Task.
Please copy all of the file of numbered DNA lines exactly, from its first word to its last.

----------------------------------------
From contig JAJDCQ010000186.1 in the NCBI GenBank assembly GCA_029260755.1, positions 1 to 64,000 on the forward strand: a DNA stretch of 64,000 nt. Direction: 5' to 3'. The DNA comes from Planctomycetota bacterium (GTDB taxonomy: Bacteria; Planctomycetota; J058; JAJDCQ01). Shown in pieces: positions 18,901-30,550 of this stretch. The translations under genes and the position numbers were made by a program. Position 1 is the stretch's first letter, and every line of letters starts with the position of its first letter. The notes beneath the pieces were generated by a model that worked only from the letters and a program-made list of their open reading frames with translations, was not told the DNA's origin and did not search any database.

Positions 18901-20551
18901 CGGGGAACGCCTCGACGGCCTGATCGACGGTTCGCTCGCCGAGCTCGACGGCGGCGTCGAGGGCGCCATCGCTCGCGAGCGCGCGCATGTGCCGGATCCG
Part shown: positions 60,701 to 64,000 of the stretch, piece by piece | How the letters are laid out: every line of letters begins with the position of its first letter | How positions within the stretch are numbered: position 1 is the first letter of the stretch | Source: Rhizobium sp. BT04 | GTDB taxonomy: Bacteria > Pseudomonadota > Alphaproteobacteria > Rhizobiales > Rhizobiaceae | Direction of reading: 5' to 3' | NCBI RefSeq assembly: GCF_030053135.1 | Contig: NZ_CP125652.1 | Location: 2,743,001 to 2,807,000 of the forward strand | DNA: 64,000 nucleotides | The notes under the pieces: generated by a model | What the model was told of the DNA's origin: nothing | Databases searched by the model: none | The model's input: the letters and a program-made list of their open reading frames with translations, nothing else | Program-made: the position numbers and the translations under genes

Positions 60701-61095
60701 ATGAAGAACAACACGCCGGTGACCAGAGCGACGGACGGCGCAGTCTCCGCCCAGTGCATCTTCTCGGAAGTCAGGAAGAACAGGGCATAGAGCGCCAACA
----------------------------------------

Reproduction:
From contig JAJDCQ010000186.1 in the NCBI GenBank assembly GCA_029260755.1, positions 1 to 64,000 on the forward strand: a DNA stretch of 64,000 nt. Direction: 5' to 3'. The DNA comes from Planctomycetota bacterium (GTDB taxonomy: Bacteria; Planctomycetota; J058; JAJDCQ01). Shown in pieces: positions 18,901-30,550 of this stretch. The translations under genes and the position numbers were made by a program. Position 1 is the stretch's first letter, and every line of letters starts with the position of its first letter. The notes beneath the pieces were generated by a model that worked only from the letters and a program-made list of their open reading frames with translations, was not told the DNA's origin and did not search any database.

Positions 18901-20551
18901 CGGGGAACGCCTCGACGGCCTGATCGACGGTTCGCTCGCCGAGCTCGACGGCGGCGTCGAGGGCGCCATCGCTCGCGAGCGCGCGCATGTGCCGGATCCG
Part shown: positions 60,701 to 64,000 of the stretch, piece by piece | How the letters are laid out: every line of letters begins with the position of its first letter | How positions within the stretch are numbered: position 1 is the first letter of the stretch | Source: Rhizobium sp. BT04 | GTDB taxonomy: Bacteria > Pseudomonadota > Alphaproteobacteria > Rhizobiales > Rhizobiaceae | Direction of reading: 5' to 3' | NCBI RefSeq assembly: GCF_030053135.1 | Contig: NZ_CP125652.1 | Location: 2,743,001 to 2,807,000 of the forward strand | DNA: 64,000 nucleotides | The notes under the pieces: generated by a model | What the model was told of the DNA's origin: nothing | Databases searched by the model: none | The model's input: the letters and a program-made list of their open reading frames with translations, nothing else | Program-made: the position numbers and the translations under genes

Positions 60701-61095
60701 ATGAAGAACAACACGCCGGTGACCAGAGCGACGGACGGCGCAGTCTCCGCCCAGTGCATCTTCTCGGAAGTCAGGAAGAACAGGGCATAGAGCGCCAACA